Since Google Sheets is a mobile-first platform, it can be accessed from any device that has an internet connection and a compatible browser. As such, you could still have access to your documents through the Google Drive platform from a computer at a public library, a hotel, or from someone else's phone.

Taking it a step further, the mobile-first platform also gives you the ability to share your documents with others without having to save and send. Instead, you simply send them a link to your document and allow them to look through it. And yet, Sheets goes beyond simply sharing. Not only can you share your documents, but you can also do real-time collaboration and/or editing with users who have access to your link. This is not possible with Microsoft Excel unless you have an active subscription with Office 365 (which is costly).

So, is it possible that sheets could be better?

Let’s recap:

  • It is a mobile-first software suite.
  • It does not require expensive computers to run.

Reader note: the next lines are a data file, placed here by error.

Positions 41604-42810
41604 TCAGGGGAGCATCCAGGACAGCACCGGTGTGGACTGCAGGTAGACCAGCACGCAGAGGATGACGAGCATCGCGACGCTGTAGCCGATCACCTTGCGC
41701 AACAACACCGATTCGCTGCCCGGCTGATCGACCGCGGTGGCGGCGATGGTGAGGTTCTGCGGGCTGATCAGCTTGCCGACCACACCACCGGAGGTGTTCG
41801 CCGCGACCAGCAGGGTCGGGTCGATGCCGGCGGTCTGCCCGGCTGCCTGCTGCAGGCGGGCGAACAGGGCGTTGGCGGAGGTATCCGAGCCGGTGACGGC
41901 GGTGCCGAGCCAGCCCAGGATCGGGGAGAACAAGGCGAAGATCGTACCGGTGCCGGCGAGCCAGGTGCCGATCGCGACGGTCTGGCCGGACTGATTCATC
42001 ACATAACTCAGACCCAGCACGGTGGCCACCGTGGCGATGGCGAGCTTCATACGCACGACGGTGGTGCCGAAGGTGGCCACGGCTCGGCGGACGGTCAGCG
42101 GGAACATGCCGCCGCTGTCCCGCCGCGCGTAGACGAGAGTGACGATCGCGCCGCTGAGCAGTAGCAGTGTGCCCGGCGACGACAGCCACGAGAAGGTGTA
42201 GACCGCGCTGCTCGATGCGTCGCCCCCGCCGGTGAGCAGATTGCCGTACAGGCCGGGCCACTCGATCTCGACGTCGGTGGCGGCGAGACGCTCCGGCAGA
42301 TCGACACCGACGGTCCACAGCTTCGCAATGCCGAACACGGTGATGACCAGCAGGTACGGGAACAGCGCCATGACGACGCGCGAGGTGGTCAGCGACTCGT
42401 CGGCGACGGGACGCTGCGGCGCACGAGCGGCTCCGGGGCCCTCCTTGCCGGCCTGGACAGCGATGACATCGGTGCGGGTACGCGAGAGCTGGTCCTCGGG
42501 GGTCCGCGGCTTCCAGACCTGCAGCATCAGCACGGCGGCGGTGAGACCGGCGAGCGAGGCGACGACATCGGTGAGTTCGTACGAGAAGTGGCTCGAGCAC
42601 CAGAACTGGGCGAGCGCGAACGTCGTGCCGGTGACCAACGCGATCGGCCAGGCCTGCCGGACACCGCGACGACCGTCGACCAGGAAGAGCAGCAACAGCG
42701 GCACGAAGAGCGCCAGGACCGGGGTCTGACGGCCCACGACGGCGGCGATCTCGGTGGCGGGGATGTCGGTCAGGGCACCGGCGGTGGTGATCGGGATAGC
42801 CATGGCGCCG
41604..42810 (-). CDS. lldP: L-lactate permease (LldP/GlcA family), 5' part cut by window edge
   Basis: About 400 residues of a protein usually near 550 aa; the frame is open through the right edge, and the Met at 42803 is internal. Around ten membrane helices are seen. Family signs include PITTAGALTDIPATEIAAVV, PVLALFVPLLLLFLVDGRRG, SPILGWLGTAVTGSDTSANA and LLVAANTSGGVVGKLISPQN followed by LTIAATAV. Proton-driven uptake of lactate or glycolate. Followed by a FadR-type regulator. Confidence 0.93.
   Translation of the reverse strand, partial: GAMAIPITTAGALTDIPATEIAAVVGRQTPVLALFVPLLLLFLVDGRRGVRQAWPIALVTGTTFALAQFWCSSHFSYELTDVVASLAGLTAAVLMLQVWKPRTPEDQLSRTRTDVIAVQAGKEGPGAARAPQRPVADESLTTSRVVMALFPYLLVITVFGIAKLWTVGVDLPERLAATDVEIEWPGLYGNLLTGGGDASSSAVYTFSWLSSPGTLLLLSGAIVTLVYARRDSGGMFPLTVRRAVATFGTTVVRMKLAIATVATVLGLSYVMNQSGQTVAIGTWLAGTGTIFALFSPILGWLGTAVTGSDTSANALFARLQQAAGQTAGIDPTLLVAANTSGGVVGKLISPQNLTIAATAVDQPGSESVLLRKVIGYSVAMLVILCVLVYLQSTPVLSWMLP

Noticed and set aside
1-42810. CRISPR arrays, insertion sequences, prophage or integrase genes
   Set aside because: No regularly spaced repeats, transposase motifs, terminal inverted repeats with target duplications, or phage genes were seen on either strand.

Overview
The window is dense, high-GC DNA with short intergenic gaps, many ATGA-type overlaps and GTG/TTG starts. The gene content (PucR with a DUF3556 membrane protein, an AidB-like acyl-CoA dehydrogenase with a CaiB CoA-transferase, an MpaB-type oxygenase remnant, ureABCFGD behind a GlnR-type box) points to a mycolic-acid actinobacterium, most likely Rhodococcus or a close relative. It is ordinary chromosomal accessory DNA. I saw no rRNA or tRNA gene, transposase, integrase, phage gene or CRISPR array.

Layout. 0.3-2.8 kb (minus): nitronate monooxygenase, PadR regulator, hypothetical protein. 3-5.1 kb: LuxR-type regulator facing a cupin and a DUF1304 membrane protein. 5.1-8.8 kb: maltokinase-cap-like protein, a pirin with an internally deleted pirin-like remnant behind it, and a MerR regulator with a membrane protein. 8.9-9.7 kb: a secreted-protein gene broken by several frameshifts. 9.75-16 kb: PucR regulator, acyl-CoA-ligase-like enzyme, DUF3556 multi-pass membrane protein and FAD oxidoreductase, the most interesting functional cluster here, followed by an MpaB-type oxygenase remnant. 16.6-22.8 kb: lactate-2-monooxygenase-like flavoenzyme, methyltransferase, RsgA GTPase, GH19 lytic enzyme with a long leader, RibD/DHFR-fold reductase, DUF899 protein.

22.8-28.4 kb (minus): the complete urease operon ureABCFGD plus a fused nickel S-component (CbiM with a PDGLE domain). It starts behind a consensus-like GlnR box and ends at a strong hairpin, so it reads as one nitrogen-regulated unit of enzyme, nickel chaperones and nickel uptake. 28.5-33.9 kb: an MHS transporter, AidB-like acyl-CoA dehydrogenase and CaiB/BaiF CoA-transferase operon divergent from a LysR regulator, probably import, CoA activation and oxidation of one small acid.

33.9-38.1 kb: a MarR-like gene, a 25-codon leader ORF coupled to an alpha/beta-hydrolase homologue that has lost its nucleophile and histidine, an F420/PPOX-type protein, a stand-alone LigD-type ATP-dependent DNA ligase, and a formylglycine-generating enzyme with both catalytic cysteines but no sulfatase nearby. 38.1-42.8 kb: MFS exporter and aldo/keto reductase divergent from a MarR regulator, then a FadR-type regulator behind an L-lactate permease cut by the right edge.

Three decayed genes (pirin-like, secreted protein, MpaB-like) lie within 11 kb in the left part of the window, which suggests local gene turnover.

• Accessible from any device with an internet connection.
  • Simplified sharing.
  • Real-time collaboration and/or editing.

It sure looks like it might be...

Which One Is Best For Business Users?

So, here is where things get a little tricky…

In most cases, Google Sheets is neck-and-neck with Microsoft Excel.

  • Both have the same formulas.
  • Both can create customized formulas.
  • Both can create colorful layouts and sheets.
  • Both can be saved in multiple formats.

And recently, Google added the ability to use macros; a feature that Excel rocked while Sheets slept.

Related: 9 Google Sheets Formulas That Will Make You More Productive

Where they are different is why it gets tricky.

If you are an advanced user who has ultra-complex formulas, deep-level computations, or a ton of recurring formulas across multiple forms, Excel is your best option. But, if you are the average user (most likely the case; there are better solutions besides Sheets or Excel for the prior user), then Sheets will work just as well as Excel, it's lighter-weight, snappier, and has enhanced collaboration capabilities. Because sheets is simple, clean, free to use, and allows for sharing and real-time collaboration, it wins the battle for us, and for an increasing number of business users who are switching to G Suite from Microsoft Office. While Office 365 offers most of the same tools to businesses, it can’t compete with the pricing model offered by Google in G Suite.